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still more notes:

It is better by far to experience learning Tai Chi of any kind in a group setting, primarily for two reasons.  First, it's more fun! and nothing is better for learning than sharing ideas and practice with individuals who share the same interests.  By having many artisans practice together, this allows for an excellent source of useful feedback.  More than critically watching the moves as others do them, this also affords an opportunity that is unparalleled: by standing in the center surrounded by more advanced students, with every movement in every direction, the novice has a rotating view of the form.  This allows the newer student to follow all the others, even as the plane of movement tangents onto a new direction.  Turn left, a senior student is in front to follow from; turn right, another teacher is in view;
spin around 180 and, yep, you guessed it.

Though learning Tai Chi from pictures, and (sometimes even worse) from text, is not the best method to use...it is what I can offer.  Some people have little or no access to teachers or classes in their area; some have little or no money for them even if they did exist; some folk are shy and some may be to dis-eased to go to a class; it is for all these people (the ones online, at least) and of course for the martial arts intellectuals (you know who you are) that I make this meager presentation.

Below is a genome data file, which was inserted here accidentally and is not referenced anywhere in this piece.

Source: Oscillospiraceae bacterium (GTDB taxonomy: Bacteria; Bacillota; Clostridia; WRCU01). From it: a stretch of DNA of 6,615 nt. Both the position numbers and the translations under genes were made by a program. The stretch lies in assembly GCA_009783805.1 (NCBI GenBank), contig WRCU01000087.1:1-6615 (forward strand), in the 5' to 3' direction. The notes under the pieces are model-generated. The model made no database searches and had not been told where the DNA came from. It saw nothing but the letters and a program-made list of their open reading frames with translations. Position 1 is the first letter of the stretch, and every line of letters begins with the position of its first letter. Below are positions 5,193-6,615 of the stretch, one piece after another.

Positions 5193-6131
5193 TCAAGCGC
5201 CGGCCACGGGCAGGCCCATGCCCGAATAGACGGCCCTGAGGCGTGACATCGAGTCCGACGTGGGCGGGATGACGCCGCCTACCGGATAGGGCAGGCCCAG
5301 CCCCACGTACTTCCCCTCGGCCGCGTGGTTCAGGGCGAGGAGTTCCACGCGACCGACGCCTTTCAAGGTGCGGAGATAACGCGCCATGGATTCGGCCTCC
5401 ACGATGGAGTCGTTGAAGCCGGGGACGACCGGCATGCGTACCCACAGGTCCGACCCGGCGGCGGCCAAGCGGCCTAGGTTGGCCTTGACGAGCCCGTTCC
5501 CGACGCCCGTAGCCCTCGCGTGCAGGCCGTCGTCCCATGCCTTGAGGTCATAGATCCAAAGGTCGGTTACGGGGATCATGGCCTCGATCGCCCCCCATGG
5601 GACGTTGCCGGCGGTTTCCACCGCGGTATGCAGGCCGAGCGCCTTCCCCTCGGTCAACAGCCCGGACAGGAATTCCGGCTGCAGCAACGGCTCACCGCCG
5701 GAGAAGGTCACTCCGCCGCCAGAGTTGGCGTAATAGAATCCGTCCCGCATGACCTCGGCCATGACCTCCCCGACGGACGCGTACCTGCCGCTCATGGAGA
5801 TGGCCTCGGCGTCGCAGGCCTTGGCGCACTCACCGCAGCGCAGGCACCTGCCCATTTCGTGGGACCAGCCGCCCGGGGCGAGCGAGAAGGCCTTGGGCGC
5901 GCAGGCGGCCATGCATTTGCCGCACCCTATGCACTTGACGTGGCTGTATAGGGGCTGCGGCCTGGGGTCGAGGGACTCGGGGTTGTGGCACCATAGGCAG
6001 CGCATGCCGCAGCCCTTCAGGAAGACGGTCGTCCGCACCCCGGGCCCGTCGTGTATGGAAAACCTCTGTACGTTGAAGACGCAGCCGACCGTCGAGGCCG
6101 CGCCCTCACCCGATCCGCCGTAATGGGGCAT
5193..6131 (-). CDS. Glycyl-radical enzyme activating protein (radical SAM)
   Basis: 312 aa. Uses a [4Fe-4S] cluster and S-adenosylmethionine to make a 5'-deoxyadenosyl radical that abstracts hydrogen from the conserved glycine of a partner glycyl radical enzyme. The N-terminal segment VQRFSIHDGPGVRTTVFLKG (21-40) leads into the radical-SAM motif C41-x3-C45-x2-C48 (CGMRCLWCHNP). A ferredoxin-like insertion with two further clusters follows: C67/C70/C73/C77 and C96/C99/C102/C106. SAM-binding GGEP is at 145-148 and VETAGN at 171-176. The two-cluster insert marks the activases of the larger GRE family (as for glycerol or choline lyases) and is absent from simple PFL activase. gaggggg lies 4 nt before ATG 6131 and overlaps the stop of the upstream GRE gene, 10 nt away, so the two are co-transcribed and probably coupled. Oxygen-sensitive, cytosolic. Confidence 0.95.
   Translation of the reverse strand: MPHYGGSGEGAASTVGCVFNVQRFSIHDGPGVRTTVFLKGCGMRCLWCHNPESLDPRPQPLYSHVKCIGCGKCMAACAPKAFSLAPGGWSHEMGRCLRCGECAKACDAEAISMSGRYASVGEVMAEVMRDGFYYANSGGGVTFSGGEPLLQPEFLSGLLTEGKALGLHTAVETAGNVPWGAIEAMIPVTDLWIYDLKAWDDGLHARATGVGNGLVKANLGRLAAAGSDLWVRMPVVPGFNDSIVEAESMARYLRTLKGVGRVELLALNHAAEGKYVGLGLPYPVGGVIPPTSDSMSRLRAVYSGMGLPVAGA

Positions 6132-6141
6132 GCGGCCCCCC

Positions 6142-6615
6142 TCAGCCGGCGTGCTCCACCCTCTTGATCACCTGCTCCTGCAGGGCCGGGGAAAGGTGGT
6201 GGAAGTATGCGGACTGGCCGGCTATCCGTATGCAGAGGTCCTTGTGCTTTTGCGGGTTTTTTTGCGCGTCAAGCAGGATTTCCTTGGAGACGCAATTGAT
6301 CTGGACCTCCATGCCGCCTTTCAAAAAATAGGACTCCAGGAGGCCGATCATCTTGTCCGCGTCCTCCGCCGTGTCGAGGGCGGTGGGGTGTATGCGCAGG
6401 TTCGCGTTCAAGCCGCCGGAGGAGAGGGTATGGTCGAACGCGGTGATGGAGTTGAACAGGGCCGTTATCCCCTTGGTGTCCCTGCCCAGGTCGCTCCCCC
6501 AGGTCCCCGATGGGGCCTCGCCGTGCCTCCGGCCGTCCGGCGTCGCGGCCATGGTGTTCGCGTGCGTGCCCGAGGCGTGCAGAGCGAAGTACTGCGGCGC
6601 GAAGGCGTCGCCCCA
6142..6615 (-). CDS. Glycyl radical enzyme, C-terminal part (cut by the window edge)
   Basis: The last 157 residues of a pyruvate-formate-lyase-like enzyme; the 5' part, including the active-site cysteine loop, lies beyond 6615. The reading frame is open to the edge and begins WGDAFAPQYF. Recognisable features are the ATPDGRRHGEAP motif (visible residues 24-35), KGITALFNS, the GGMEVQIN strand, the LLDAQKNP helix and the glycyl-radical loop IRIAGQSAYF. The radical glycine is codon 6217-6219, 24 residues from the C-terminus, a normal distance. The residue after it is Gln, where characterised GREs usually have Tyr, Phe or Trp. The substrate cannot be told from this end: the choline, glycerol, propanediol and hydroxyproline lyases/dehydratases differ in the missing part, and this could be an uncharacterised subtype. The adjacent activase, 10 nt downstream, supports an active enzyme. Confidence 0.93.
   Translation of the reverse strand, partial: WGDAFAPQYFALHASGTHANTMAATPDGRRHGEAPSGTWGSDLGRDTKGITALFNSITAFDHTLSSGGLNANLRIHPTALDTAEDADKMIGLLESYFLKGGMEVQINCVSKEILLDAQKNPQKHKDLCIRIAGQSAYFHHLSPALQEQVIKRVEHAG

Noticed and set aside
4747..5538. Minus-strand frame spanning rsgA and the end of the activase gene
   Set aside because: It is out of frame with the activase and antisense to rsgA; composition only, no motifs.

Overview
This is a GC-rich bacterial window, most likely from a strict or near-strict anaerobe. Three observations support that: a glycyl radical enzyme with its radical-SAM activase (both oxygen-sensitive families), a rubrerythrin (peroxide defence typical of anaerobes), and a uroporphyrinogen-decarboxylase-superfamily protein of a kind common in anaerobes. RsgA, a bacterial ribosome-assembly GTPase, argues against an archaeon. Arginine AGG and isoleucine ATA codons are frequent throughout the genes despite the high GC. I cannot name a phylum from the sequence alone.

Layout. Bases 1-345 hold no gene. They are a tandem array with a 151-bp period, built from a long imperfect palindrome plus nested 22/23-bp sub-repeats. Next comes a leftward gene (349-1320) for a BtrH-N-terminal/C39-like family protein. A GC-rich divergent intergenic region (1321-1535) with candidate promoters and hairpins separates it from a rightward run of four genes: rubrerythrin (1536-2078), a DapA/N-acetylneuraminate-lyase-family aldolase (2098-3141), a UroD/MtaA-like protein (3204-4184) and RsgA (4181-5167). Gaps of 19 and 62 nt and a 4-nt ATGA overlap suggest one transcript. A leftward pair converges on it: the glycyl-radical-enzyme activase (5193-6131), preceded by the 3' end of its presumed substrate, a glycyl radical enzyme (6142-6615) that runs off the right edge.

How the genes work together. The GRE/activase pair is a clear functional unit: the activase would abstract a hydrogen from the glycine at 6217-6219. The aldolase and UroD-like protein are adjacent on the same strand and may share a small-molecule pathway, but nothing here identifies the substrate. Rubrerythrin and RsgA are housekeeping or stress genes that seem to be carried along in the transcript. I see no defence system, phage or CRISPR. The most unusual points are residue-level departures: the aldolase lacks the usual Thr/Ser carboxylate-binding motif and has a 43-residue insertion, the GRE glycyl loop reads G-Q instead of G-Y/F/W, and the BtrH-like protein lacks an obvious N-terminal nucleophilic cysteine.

For anyone in or near (or just visiting) the San Francisco Bay Area, please accept our invitation to join us in our VIRTUAL REALITY PLAYSHOP
(real people), any Saturday morning from 8:45 a.m. to 9:45 a.m.
at 1819 10th Street, in Berkeley.
(The set usually begins @ 9:10 a.m. Saturday
Just take the outside stairs on the south side of Finnish Hall to the top to get in--or take the disabled folks elevator inside--if you need it)

 ~   ~   ~   ~   ~

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~   ~   ~   ~   ~

Only you yourself will know if you have stretched
your chi 'enough', 'too much', or even 'not enough'.  what we desire to achieve with T'ai Chi is balance: to get there, moderation, not excess, is required.

~   ~   ~   ~   ~

Keep in mind while upon this new journey that we do it for our health, for our joy, for our spiritual reawakening...not to suffer more, but to complete ourselves
as beings, and rejoice of the universe.

~   ~   ~   ~   ~

With gratitude to Li Lida      (1922-1982) 

to Ruth, David, Lydia, Michael G, Shar'n, Harold, Eileen, Robert,
and all of the other people who have helped me learn T'ai Chi... 




this webpage was originally created at
9:33 A.M. P.S.T., on Thursday, July 16, 1998 

nothing new here in this part of the Universe since
November 27, 2006 at 4:55 P.M.

last updated on Monday, July 19, 2010 at 9:03 P.M. P.S.T.

  COPYWRONG 1997-2010  swrichie    ALL RIGHTS REVERSED

copywrong 1998-2010 by swrichie for hand use creations 


~   ~   ~   ~   ~
we share some common strand in this universe...we as one